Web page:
- Position 3
- Dunning Decker N102
Monday 9AM - 11AM, also available by appointment
Lorna J. Hunter, whose depth of experience in admissions, enrollment, and financial aid spans institutions ranging from the Ivy League to public universities, stepped into a new role as Washington College’s vice president of enrollment management in August 2017.
Most recently at The College of Idaho—that state’s oldest private liberal arts college—she worked with offices across the campus to develop new ways to draw more international and out-of-state students and student athletes, and to engage faculty and alumni to help educate prospective students about the school.
Previously, she served 11 years as vice president for enrollment management for Bryant University in Smithfield, Rhode Island, where she grew applications by 48 percent, attained a 29 percent increase in the entering class, and increased enrollment of students of color by 10 percent. During her five years as dean of admission and financial aid at Lehigh University in Bethlehem, Pennsylvania, she achieved a 25 percent increase in applications to the College of Arts and Sciences and increased applications overall by 31 percent.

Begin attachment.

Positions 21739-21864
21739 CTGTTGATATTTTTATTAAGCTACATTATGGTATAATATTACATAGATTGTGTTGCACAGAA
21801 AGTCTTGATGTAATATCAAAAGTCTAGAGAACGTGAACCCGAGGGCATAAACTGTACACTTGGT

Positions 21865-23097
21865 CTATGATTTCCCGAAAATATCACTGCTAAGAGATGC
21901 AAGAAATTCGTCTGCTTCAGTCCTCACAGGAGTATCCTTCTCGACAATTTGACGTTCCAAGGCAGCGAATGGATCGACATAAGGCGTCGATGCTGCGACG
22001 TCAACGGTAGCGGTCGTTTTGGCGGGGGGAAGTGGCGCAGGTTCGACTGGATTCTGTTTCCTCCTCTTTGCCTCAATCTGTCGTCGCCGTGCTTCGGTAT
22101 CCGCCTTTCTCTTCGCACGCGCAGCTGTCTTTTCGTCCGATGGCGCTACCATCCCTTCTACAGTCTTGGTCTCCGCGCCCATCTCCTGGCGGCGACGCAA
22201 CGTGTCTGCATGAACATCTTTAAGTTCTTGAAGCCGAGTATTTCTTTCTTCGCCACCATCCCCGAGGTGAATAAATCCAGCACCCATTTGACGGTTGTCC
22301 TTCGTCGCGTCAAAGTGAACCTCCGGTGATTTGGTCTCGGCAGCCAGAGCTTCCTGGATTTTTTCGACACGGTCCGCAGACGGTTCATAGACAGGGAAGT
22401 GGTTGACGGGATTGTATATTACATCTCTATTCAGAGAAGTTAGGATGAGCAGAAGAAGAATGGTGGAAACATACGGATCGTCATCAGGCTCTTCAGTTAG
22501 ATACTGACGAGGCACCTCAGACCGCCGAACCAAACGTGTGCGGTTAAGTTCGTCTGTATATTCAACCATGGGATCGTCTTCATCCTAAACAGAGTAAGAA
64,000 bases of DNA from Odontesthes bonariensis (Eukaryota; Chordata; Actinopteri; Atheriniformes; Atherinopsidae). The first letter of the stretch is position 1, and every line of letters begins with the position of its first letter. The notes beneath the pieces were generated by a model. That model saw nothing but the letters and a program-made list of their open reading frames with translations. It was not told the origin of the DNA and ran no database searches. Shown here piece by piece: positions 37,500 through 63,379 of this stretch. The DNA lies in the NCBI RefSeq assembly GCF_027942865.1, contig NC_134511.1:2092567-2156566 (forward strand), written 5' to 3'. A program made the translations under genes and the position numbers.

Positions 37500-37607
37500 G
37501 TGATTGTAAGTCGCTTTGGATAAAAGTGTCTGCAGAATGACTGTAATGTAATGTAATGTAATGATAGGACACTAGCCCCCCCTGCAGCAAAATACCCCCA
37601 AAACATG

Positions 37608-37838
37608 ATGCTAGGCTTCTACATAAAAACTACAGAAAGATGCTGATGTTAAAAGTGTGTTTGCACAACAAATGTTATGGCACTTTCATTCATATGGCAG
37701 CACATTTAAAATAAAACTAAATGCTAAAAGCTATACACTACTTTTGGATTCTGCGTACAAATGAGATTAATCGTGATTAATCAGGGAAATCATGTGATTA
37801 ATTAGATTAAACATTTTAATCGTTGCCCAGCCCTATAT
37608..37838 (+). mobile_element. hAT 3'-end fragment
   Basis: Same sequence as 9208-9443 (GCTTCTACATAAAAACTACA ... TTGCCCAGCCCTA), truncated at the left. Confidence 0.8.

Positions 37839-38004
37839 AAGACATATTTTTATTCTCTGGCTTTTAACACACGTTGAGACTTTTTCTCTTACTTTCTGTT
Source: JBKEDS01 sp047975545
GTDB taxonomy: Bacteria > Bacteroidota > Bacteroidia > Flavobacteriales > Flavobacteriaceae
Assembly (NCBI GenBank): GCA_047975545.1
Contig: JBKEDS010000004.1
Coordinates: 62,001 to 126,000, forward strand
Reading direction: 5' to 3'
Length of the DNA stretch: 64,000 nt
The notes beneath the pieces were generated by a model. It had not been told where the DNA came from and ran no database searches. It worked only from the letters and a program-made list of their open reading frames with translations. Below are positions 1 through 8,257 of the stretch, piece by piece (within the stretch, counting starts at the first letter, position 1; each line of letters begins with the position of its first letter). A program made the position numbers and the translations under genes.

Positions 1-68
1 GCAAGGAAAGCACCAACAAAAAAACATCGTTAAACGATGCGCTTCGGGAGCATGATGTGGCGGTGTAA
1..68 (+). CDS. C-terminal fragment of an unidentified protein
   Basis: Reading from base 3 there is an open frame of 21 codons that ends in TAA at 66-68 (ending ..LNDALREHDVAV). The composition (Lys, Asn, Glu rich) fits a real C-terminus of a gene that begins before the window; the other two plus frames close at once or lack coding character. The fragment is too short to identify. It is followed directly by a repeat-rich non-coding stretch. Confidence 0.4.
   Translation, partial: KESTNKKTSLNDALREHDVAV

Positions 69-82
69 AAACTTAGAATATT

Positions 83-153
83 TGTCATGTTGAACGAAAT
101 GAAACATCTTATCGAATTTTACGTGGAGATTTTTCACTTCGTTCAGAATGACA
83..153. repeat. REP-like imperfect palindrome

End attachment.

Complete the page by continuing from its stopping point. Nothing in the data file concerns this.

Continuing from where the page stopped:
At Dartmouth College, where she served eight years as associate director of admissions and director of minority recruitment, Hunter helped attain gender parity in the Class of 1999, 24 years after the Hanover, New Hampshire, school initiated co-education. She also served three years as assistant director of admissions at the University of Pennsylvania, where she developed and implemented programs to enroll students of color. Throughout, she has helped develop marketing and communications plans to complement enrollment strategies.
Hunter holds a BS in rehabilitation counseling and education at Penn State University, an MA in adult education with a concentration in effective team leadership and team dynamics from the University of Rhode Island, a post-master’s certificate in enrollment management from Capella University, and a PhD in higher education from UMass Boston.